enuresis

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Related to primary enuresis: secondary enuresis

en·u·re·sis

 (ĕn′yə-rē′sĭs)
n.
The involuntary discharge of urine; urinary incontinence.

[New Latin, from Greek enourein, to urinate in : en-, in; see en-2 + ourein, to urinate.]

en′u·ret′ic (-rĕt′ĭk) adj.

enuresis

(ˌɛnjʊˈriːsɪs)
n
(Pathology) involuntary discharge of urine, esp during sleep
[C19: from New Latin, from Greek en-2 + ourein to urinate, from ouron urine]
enuretic adj, n

en•u•re•sis

(ˌɛn yəˈri sɪs)

n.
lack of control of urination; bed-wetting; urinary incontinence.
[1790–1800; < New Latin < Greek en- en-2 + ourē- (variant s. of oureîn to urinate) + -sis -sis]
en`u•ret′ic (-ˈrɛt ɪk) adj.

enuresis

The medical term for bed-wetting involving the involuntary emission of urine.
ThesaurusAntonymsRelated WordsSynonymsLegend:
Noun1.enuresis - inability to control the flow of urine and involuntary urinationenuresis - inability to control the flow of urine and involuntary urination
bed-wetting - enuresis during sleep; especially common in children (who usually outgrow it)
incontinence, incontinency - involuntary urination or defecation
overflow incontinence - urinary incontinence that occurs when the bladder is so full that it continually leaks urine; often attributable to a blocked urethra (e.g., due to prostate enlargement) or weak bladder muscles or nerve damage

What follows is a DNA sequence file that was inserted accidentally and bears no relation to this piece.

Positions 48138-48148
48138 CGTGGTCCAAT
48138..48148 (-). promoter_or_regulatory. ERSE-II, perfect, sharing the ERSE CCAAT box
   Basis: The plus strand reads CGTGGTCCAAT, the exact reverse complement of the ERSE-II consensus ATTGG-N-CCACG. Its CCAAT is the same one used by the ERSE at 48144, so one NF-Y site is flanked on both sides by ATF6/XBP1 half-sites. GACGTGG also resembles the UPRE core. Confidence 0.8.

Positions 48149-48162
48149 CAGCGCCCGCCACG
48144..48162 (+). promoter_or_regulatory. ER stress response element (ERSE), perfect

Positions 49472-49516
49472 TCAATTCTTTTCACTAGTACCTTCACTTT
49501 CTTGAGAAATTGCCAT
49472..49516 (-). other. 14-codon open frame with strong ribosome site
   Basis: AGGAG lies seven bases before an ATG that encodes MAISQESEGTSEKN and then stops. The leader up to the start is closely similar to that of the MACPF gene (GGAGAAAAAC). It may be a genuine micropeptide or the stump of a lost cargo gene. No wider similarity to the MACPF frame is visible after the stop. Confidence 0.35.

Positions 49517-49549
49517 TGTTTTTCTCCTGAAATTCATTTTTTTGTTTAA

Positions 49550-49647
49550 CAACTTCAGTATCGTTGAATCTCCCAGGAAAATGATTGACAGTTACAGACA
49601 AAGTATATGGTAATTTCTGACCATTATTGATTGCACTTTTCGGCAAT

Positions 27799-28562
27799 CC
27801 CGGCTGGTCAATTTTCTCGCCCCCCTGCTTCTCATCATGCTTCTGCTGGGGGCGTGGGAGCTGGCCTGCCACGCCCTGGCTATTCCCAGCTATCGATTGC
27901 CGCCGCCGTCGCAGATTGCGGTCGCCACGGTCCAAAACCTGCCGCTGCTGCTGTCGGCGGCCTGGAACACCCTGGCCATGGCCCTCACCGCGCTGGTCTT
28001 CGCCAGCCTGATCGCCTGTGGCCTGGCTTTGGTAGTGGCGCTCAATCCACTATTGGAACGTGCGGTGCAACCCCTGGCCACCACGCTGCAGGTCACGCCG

stress incontinence - urinary incontinence that occurs when involuntary pressure is put on the bladder by coughing or laughing or sneezing or lifting or straining
urge incontinence - urinary incontinence that is generally attributable to involuntary contracts of the bladder muscle resulting in an urgent need to urinate accompanied by a sudden loss of urine; most common in people over 60 years of age
Translations

enuresis

[ˌenjʊəˈriːsɪs] Nenuresis f

enuresis

n (Med spec) → Enurese f

enuresis

[ˌɛnjʊˈriːsɪs] nenuresi f

en·u·re·sis

n. enuresis, incontinencia de orina;
nocturnal ______ nocturna.

enuresis

n enuresis f, (el) orinarse en la cama, (el) mojar la cama
References in periodicals archive ?
A child who has never achieved at least 6 months of nighttime dryness is known to have primary enuresis, whereas secondary enuresis is defined as enuresis that starts after a dry period of more than 6 months (3).
Primary enuresis is related to the presence of nocturnal polyuria, difficulties waking from sleep and reduced bladder capacity, whereas secondary enuresis is more related to urinary infections, diabetes mellitus and emotional disorders.
(10) In 2009, Van Poecke et al, reported a case series of 33 consecutive patients with primary enuresis. The study found that there was a 66.6% resolution rate within 1 year in 33 consecutive children and teenagers who experienced primary nocturnal enuresis.

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